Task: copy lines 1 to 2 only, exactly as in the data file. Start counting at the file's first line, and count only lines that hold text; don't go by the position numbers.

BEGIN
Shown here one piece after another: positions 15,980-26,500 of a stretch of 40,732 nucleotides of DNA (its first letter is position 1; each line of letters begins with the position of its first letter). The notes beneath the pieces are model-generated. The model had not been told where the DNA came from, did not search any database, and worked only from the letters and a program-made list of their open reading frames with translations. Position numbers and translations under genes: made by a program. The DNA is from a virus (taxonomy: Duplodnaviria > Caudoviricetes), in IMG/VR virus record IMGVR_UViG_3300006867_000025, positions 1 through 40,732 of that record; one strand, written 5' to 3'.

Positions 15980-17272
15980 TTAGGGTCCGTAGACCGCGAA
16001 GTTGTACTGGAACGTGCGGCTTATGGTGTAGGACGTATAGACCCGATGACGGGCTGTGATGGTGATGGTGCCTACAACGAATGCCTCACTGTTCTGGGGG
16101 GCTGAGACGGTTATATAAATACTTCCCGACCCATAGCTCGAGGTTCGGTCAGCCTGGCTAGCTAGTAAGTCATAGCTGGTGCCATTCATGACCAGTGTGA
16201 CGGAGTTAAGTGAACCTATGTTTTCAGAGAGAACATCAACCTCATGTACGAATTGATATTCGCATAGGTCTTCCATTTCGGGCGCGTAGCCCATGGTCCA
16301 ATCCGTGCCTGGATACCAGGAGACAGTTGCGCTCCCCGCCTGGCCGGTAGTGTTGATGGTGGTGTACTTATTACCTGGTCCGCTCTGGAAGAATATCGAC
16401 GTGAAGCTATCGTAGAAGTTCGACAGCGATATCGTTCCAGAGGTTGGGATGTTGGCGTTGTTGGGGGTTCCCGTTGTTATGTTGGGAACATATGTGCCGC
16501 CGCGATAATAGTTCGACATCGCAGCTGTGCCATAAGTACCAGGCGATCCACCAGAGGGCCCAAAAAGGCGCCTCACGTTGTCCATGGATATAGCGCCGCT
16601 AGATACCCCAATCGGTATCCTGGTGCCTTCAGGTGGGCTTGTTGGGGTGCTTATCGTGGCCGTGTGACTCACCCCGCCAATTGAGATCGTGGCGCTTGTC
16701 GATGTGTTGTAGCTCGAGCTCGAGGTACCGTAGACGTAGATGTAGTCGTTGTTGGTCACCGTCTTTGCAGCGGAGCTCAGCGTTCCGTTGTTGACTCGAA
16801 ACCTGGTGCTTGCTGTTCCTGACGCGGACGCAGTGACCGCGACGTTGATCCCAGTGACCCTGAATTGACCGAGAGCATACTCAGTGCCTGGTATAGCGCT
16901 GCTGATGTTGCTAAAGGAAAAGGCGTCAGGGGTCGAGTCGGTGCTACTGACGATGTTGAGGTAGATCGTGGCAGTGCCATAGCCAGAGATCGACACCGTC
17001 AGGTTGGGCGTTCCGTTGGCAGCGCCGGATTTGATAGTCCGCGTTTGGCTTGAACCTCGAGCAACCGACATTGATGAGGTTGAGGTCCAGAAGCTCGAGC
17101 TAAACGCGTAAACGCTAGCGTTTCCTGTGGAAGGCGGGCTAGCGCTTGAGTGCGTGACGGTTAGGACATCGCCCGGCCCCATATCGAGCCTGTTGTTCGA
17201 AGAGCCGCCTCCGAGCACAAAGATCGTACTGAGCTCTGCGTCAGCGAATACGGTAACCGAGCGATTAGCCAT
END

Shown here one piece after another: positions 15,980-26,500 of a stretch of 40,732 nucleotides of DNA (its first letter is position 1; each line of letters begins with the position of its first letter). The notes beneath the pieces are model-generated. The model had not been told where the DNA came from, did not search any database, and worked only from the letters and a program-made list of their open reading frames with translations. Position numbers and translations under genes: made by a program. The DNA is from a virus (taxonomy: Duplodnaviria > Caudoviricetes), in IMG/VR virus record IMGVR_UViG_3300006867_000025, positions 1 through 40,732 of that record; one strand, written 5' to 3'.

Positions 15980-17272